Not all roads are made equal: some are heavy-duty motorways, others are winding country lanes. Some are paved, some cobbled, some tarmacked. Some were never designed to take on cars, and some are there to take on the heaviest of freight vehicles. And some, like the list below, rise above the common road and become renowned, nationally and internationally – some for beauty, some for commerce, some for art and some for all the wrong reasons…
Famous, perhaps, for all the wrong reasons, the M25 is the bane of commuters across the entire south of the country. Unveiled in 1986 by Prime Minister Thatcher, the M25 was originally planned as several concentric ringroads that would have taken the burden off for travellers wishing to avoid London traffic altogether. But best-laid plans…
Watling St, Kent
A Roman Road stretching between the modern cities of Canterbury and St Albans, Watling St has seen a lot of British history: from Roman Battles to Chaucerian legend, the street has persisted to become the first turnpike in Britain during the 1700s. Parts of the original road remain in Kent, southeast and north London.
Abbey Road, London
The street gave its name to a studio, and the studio gave its name to an album, and the rest is history. Every day tourists flock to recreate the Beatles’ famous stride over the zebra crossing, which rather holds up the traffic. The crossing itself is even monitored from a 24-hr webcam.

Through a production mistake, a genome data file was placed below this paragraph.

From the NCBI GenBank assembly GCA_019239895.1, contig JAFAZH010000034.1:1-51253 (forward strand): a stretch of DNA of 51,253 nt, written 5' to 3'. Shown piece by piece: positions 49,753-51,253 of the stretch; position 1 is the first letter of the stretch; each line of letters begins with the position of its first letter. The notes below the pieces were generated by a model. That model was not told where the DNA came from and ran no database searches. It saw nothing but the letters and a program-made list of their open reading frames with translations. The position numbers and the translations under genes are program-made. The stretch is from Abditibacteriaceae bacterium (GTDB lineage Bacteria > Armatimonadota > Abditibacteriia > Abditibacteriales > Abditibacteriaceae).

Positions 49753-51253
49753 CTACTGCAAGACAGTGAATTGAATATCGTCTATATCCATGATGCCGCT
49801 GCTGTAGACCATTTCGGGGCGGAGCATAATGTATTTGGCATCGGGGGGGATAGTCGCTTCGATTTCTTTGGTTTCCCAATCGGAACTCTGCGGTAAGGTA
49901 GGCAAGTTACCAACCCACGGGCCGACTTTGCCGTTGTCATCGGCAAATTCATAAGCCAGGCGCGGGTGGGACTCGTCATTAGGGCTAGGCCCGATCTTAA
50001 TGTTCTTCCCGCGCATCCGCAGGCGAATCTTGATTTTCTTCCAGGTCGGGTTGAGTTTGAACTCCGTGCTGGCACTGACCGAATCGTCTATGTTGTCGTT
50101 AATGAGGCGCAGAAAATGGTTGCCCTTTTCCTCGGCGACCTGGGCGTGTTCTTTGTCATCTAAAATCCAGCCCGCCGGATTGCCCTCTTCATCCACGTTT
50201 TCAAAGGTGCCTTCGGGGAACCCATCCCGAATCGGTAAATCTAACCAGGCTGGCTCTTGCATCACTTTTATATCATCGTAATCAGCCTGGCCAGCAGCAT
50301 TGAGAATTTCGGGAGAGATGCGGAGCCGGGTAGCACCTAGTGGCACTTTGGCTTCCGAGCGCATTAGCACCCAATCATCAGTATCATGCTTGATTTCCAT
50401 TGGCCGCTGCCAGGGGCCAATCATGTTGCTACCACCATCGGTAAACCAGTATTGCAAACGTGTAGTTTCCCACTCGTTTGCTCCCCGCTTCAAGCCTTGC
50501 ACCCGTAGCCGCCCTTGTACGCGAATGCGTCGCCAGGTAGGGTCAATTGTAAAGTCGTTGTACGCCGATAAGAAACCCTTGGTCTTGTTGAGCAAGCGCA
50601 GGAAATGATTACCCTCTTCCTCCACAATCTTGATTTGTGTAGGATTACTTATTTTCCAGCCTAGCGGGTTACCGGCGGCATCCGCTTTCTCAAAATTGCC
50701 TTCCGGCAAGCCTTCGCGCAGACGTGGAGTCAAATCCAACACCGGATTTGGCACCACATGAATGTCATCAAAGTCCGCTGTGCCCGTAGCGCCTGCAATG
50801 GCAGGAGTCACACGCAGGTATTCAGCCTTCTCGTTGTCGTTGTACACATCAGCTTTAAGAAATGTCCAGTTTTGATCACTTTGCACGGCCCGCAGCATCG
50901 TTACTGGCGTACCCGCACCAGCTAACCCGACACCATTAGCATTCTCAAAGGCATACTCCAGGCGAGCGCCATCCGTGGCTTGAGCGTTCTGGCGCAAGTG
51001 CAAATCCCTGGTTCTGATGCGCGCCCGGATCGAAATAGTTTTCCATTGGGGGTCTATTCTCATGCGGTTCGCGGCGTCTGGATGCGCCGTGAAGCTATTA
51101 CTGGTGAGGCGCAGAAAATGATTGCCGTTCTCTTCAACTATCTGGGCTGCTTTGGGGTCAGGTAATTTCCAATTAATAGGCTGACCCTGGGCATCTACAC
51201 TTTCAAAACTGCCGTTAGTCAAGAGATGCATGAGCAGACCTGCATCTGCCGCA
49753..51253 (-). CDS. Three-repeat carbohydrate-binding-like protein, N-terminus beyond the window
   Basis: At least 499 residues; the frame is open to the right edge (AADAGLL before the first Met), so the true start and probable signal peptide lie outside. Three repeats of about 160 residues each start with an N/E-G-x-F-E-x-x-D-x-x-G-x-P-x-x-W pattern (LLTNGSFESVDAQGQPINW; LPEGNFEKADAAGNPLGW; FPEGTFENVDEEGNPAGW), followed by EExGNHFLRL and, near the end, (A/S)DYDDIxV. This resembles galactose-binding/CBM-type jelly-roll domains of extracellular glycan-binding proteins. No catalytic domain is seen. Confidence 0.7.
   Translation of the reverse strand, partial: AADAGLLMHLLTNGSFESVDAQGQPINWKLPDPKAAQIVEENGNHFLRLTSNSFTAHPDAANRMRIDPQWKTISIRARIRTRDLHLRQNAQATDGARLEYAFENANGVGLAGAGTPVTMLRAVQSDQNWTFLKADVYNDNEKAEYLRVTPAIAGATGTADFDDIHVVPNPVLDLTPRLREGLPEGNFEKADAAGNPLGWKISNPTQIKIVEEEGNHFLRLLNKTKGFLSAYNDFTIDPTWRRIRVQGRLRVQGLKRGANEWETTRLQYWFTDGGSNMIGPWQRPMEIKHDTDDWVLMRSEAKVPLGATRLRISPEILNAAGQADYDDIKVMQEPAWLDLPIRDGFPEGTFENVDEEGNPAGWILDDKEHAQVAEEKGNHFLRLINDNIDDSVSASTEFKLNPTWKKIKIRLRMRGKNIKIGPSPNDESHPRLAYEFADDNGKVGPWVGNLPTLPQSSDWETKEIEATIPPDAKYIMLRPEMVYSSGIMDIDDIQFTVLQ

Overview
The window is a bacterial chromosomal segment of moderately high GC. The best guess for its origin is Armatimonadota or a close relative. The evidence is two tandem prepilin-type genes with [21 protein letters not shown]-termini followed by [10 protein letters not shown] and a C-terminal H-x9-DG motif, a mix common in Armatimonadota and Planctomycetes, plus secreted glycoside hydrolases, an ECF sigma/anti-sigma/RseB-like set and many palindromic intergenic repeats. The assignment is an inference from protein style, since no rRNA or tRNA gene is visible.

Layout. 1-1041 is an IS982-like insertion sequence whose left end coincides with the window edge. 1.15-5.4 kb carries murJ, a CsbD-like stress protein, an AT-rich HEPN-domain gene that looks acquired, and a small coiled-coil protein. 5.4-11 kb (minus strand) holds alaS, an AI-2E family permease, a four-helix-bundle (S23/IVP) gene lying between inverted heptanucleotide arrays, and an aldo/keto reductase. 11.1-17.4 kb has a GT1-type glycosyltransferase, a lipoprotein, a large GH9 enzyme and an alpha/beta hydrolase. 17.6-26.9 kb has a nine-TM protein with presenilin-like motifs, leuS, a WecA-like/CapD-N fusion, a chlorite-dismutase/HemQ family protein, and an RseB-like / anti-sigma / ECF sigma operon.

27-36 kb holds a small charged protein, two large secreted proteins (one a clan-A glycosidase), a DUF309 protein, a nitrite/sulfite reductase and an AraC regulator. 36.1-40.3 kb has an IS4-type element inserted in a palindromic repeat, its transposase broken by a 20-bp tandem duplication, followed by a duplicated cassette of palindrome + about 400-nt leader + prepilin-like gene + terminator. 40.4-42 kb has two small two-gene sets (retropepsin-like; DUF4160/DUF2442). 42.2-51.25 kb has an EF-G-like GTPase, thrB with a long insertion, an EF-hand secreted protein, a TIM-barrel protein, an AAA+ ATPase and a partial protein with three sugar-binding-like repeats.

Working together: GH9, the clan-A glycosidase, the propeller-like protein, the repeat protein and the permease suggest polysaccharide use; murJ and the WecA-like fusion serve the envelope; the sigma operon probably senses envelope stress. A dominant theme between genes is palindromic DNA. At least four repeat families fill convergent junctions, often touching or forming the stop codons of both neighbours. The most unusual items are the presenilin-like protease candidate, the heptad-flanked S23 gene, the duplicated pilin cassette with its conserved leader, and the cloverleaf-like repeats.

The Shambles, York
With a wonderfully storybook name like this, how could this York street fail to be famous? Once voted the most picturesque street in Britain, it is not unlike Diagon Alley of Harry Potter fame.
Oxford St, London
A name synonymous with fashion and shopping since the 19th Century, Oxford St was once the site of Roman Rd via Trinobantina, Debenhams, Selfridges, John Lewis and House of Fraser all have their flagship stores along the road, making it an internationally-renowned destination for shoppers.
Kensington Palace Gardens, London
One of the most impressive streets anywhere in the world, Kensington Palace Gardens is home to diplomats, royals, oil barons, minerals tycoons and entrepreneurs. One of the most expensive streets in the world, it’s often referred to as Billionaires’ Row.
The Royal Mile, Edinburgh
Stretching between the two royal residences in Edinburgh – the ancient castle at one end and the Palace of Holyroodhouse at the other – the Royal Mile is a cobbled road that has seen everything from black plague to colourful performers during the Edinburgh Festival. The many sloping laneways that run off it add to the historical interest.